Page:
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The move to Strong Customer Authentication has begun; here’s what you need to know

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The move to Strong Customer Authentication has begun; here’s what you need to know

In response to rising levels of fraud in online transactions over the past decade, the EU authorities made the decision to enforce new rules which would strengthen the authentication procedures for online transactions.

Officially, the EU Payments Services Directive (PSD2), took effect under law in January 2018 and was initially due to be fully implemented on the 14th of September 2019. However, to combat fears of disruption to customers and businesses, the decision was made to implement the changes over an 18-month period running until March 2021.

We’ve put together this guide to help you understand the changes to Customer Authentication and what they mean for your business and your customers.

What is Strong Customer Authentication?

The new authentication system will replace the current process of 3D Secure authentication for online transactions over €30.

Strong Customer Authentication means customers will no longer be able to checkout online using just their credit or debit card details alone, they will also need to provide an additional form of identification to establish a system of two-factor authentication.

These two factors can be any two out of three categories; something you know (e.g. your PIN number), something you have (e.g. your card) and something you are (e.g. a fingerprint).

Where does it apply?

Strong Customer Authentication applies only to transactions over €30 in value within the European Economic Area, where both payer and payee are in the region.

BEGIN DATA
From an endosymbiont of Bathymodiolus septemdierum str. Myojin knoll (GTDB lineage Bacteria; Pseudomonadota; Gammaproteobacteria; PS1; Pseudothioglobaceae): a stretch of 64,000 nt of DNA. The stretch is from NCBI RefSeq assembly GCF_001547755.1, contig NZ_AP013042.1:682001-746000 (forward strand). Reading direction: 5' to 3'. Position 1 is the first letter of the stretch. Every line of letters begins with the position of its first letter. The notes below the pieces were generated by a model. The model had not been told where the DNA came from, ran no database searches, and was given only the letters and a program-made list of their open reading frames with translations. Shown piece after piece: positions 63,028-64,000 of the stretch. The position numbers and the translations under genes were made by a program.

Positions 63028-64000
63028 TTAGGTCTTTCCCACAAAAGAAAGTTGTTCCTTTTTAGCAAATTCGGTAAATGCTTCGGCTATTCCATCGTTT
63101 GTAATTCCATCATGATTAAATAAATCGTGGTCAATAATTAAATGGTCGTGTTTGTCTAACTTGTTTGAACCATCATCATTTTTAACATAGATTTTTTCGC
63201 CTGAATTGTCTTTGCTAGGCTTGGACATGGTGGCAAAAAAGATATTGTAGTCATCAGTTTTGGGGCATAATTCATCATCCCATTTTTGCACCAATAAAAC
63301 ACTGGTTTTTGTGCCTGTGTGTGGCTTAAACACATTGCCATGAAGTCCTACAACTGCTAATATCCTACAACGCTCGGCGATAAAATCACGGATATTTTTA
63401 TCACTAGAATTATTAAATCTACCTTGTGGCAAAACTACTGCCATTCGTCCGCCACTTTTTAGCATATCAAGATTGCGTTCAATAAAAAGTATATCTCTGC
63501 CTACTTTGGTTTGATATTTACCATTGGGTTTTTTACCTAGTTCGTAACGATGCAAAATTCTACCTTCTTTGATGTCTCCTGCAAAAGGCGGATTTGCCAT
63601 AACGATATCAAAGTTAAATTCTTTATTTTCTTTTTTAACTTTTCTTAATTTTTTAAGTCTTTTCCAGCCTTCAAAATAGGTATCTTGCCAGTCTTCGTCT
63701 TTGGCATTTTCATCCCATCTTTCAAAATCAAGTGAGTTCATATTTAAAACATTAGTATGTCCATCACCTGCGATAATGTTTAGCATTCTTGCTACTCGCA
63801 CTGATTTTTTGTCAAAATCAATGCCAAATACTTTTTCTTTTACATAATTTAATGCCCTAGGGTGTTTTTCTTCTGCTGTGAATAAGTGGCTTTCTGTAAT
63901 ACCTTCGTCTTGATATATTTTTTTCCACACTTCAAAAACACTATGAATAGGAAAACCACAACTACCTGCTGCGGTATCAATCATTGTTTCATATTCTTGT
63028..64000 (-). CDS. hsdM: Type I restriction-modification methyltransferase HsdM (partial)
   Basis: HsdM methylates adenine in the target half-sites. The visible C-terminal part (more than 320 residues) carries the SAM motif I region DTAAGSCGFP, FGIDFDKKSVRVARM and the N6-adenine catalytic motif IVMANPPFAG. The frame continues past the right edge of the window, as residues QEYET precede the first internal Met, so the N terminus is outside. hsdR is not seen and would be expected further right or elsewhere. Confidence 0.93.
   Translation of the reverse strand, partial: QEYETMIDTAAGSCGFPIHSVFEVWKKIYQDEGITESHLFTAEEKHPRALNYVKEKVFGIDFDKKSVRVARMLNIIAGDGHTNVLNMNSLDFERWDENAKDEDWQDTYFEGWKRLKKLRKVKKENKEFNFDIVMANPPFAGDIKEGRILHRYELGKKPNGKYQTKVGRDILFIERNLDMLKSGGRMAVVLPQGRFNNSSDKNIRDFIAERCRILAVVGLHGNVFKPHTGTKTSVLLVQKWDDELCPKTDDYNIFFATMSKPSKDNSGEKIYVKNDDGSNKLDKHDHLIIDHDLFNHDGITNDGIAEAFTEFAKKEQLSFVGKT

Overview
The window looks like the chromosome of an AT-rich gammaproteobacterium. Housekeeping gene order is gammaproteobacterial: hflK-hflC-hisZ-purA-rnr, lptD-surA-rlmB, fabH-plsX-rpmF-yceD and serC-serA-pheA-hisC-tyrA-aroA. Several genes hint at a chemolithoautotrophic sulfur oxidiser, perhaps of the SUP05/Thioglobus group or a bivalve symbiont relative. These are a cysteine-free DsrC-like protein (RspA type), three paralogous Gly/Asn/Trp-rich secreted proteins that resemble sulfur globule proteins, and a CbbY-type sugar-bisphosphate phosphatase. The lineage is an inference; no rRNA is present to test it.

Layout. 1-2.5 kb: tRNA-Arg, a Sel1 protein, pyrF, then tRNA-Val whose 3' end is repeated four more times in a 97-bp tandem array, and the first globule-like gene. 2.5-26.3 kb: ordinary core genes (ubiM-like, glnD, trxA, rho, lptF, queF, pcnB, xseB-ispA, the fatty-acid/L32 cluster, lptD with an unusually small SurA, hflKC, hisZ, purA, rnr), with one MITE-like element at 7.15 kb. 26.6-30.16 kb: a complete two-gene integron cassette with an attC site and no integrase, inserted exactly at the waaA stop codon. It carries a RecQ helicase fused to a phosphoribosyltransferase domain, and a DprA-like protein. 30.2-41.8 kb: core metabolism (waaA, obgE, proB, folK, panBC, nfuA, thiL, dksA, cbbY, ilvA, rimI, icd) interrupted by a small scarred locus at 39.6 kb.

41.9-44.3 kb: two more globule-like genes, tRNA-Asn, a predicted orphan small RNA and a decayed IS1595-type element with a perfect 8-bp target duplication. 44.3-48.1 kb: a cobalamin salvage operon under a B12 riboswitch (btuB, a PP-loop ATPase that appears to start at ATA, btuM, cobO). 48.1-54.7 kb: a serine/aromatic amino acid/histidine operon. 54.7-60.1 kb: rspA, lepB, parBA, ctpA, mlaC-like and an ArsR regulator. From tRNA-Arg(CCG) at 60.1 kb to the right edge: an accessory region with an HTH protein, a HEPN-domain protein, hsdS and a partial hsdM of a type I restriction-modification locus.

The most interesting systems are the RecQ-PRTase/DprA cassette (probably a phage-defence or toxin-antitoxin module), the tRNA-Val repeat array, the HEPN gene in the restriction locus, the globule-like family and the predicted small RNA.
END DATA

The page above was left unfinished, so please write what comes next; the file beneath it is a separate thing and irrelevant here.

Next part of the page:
The processes of Strong Customer Authentication have already been enacted into UK law, so no matter the eventual outcome of Brexit, UK issuers will be required to put in place the necessary measures.

There are a number of transactions that are exempt from the Strong Customer Authentication process. These include low-value payments (those under €30), recurring payments for the same amount and secure corporate payments where the transaction is initiated by a legal entity. The full list of exempted payments can be found in our complete guide to Strong Customer Authentication.

What’s the difference between Strong Customer Authentication and 3D Secure?

3D Secure is the industry name for the current process of Customer Authentication whereby the customer may be asked for a unique password via a secure pop-up page from the Card Issuer.

Trade names such as ‘Verified By Visa’, ‘MasterCard Secure Code’, and ‘American Express SafeKey’ are used by issuers in reference to their 3D Secure processes.

The current version of 3D Secure, known as 3D Secure v1, has been deemed sufficient to meet the requirements of PSD2 for the time being.

However, as 3D Secure v1 doesn’t provide enough information for card issuers to adequately evaluate the transaction risk, a request for authentication is likely to be the default for all E-Commerce transactions until 3D Secure v2 is widely available.